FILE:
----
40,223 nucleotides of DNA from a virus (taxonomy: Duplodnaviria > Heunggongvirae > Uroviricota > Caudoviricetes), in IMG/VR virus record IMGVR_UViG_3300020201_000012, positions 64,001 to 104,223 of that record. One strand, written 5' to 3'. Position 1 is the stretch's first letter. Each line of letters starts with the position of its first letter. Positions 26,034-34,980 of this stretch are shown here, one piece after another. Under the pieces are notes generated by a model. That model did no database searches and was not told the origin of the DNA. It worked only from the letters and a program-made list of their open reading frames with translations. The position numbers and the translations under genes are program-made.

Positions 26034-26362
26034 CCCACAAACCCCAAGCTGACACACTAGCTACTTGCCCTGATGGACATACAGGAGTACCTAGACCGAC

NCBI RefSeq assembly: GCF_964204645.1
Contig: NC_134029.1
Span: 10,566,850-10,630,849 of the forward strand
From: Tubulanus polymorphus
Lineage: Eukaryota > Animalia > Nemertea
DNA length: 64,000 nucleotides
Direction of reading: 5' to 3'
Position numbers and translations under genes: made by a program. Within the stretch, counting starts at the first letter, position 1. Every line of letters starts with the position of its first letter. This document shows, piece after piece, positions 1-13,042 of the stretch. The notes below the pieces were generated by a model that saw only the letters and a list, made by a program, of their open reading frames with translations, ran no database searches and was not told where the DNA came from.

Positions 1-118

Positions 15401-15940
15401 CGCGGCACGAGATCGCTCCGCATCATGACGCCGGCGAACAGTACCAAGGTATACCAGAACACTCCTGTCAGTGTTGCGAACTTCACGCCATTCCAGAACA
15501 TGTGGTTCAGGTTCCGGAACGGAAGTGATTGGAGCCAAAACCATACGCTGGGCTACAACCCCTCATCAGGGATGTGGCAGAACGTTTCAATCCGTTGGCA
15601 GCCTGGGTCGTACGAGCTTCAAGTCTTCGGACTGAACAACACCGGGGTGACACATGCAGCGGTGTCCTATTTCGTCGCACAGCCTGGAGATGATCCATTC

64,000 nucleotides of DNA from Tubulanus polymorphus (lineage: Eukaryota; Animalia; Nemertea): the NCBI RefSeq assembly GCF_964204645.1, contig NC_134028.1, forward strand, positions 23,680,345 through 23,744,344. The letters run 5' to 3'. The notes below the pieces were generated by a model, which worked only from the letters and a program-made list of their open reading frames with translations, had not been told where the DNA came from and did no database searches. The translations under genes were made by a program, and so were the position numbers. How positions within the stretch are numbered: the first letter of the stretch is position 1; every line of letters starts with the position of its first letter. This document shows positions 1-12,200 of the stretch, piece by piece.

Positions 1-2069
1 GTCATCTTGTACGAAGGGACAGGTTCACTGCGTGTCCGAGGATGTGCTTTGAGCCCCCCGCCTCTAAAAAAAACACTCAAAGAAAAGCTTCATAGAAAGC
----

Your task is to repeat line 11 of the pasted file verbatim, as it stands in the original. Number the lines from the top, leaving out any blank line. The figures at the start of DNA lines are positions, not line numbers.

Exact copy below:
Position numbers and translations under genes: made by a program. Within the stretch, counting starts at the first letter, position 1. Every line of letters starts with the position of its first letter. This document shows, piece after piece, positions 1-13,042 of the stretch. The notes below the pieces were generated by a model that saw only the letters and a list, made by a program, of their open reading frames with translations, ran no database searches and was not told where the DNA came from.